Ellul, Jacques. Les Combats de la Liberté, Ethique de la Liberté vol. 3. Paris: Editions le centurion - labor et fides, 1984.
Lanarès, Pierre. Faire Face au Désordre Mondial. French: Editions Vie et Santé, 1993.
_____. “L’ Asie et le Sort du Monde. French: Editions Vie et Santé, 1955.
_____. Les secrets de l’Amour. French: Editions Vie et Santé, 1975.
_____. Mystère d’Israël, French: Editions Vie et Santé, 1975.
_____. Qui dominera le Monde? French: Editions Vie et Santé, 1959.
_____. “Brûler pour Briller.” Conscience et Liberté 22 (1981).
_____. “Pourquoi?” Conscience et liberté 1 (1971).
_____. La Liberté Religieuse dans Les Conventions Internationales et dans le Droit Public Générale. Horvarth, Roanne, France, Editions ED, 1964.
_____. Ou Allons – Nous? French: Editions Vie et Santé, 1947.
Lehmann, Richard. “Hommage à Pierre Lanarès.” Revue Adventiste 1710 (April 2004).
United Nations General Assembly, Article 6, A/RES/36/55, November 25, 1981.
See Richard Lehmann, “Hommage à Pierre Lanarès,” Revue Adventiste, 1710 (April 2004), 13.↩
Pierre Lanarès, La Liberté Religieuse dans Les Conventions Internationales et dans le Droit Public Générale (Horvarth, Roanne, France: Editions ED, 1964).↩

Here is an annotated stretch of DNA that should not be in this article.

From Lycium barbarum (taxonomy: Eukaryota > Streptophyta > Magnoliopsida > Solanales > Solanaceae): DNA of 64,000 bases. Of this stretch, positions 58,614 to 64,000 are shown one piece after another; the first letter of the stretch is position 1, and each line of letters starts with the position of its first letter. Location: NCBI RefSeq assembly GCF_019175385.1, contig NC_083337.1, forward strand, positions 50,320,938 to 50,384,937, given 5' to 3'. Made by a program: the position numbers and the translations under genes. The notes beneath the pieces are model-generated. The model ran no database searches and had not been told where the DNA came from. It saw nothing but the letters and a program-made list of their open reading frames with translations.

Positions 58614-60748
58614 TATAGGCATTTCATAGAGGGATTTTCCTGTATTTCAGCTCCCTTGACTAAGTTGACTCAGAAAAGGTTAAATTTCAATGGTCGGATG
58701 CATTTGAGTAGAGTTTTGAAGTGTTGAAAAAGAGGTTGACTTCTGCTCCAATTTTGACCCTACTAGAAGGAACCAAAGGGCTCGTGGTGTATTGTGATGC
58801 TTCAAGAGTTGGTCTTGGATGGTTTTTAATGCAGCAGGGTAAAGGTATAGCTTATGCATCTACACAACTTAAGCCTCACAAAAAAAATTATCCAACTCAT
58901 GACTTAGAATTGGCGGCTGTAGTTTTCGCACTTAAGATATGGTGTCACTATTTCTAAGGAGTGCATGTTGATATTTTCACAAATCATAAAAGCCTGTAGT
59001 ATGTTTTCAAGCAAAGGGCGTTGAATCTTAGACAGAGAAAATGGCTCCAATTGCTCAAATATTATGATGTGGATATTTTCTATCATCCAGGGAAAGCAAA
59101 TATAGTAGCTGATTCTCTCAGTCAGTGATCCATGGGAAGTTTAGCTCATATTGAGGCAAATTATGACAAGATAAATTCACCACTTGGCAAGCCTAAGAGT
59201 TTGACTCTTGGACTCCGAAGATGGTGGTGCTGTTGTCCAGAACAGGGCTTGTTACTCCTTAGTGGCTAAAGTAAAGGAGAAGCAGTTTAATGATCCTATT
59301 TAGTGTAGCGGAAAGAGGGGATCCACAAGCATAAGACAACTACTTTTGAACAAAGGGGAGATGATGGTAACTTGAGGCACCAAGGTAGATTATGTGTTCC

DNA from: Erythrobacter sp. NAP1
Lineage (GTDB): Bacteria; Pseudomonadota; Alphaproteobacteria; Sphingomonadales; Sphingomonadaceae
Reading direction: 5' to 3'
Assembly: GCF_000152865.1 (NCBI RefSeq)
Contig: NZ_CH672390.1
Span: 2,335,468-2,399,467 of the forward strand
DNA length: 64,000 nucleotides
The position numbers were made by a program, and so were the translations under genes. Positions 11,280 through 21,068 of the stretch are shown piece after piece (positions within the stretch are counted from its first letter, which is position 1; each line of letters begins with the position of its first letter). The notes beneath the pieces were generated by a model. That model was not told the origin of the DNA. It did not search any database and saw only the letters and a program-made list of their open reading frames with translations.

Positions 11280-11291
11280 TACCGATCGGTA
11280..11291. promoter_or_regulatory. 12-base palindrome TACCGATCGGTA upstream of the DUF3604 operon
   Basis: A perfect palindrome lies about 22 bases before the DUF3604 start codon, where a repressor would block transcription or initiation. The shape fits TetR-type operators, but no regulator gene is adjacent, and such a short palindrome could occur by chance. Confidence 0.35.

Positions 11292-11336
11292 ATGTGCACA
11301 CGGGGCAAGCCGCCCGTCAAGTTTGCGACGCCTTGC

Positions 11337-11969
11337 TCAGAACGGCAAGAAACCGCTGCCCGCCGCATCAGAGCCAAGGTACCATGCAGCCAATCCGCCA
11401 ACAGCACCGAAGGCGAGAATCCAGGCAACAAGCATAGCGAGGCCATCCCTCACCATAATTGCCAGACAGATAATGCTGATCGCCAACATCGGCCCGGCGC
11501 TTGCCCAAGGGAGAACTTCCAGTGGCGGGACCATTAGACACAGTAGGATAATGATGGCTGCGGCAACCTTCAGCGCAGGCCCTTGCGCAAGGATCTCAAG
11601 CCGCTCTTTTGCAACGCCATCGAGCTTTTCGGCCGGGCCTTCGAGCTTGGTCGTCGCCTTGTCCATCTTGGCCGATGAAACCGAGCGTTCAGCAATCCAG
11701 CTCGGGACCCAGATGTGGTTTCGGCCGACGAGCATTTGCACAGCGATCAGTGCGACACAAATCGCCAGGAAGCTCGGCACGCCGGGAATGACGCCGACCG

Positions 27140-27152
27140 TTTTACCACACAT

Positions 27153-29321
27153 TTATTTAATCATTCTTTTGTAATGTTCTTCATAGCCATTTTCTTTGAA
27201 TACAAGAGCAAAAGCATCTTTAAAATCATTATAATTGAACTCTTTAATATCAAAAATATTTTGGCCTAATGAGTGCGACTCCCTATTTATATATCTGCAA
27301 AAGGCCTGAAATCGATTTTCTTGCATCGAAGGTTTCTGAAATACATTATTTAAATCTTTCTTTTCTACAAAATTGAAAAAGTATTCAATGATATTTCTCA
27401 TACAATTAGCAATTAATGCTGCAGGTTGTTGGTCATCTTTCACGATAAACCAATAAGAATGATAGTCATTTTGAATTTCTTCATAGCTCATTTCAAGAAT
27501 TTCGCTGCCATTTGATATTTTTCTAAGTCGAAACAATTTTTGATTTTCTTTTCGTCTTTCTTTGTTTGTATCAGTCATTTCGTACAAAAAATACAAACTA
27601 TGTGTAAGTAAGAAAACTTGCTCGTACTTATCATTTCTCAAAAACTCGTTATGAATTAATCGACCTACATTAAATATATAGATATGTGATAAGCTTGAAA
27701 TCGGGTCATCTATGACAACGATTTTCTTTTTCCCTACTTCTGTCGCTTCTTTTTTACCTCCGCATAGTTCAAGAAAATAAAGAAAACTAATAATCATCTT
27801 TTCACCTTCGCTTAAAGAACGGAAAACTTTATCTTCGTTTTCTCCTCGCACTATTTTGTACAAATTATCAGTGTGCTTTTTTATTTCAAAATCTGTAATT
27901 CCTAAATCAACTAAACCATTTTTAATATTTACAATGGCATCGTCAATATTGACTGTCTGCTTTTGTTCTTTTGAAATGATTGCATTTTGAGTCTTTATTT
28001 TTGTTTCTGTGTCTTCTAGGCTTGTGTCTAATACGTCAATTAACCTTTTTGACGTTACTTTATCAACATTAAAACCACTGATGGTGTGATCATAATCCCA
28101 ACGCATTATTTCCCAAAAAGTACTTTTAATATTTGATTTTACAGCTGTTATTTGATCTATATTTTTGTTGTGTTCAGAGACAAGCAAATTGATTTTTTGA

Pierre Lanarès, “Pourquoi?” Conscience et liberté, Printemps, 1 (1971): 3.↩
On January 3, 1969, every Friday at 10:30 pm on RTL and on October 2, 1969 at 10:40 pm. The programs were presented by Jean Pierre Fasnacht.↩
The United Nations Economic and Social Council.↩
United Nations General Assembly, Article 6, A/RES/36/55, (November 25, 1981).↩
For example, Editions Vie et Santé, France published the following: Ou Allons – Nous? 1947; “L’ Asie et le Sort du Monde, 1955; Qui dominera le Monde? 1959; Mystère d’Israël, 1975; Les secrets de l’Amour, 1975; Faire Face au Désordre Mondial, 1993.↩
Conscience et Liberté, Schosshaldenstrasse 17, 3006 Berne, Suisse↩
Among them was the French philosopher Jacques Ellul, who quoted several times Conscience et liberté in one of his books: Les Combats de la Liberté, Ethique de la Liberté, vol. 3, (Editions le centurion - labor et fides, Paris, 1984), 217.↩
Lanares, “Pourquoi?” 3.↩
He was helped by his wife Edith Meyer Lanarès and his secretary Marie Ange Bouvier, who also worked as an editor.↩
Lanares, “Brûler pour Briller,” Conscience et Liberté, 22, (1981), 4.↩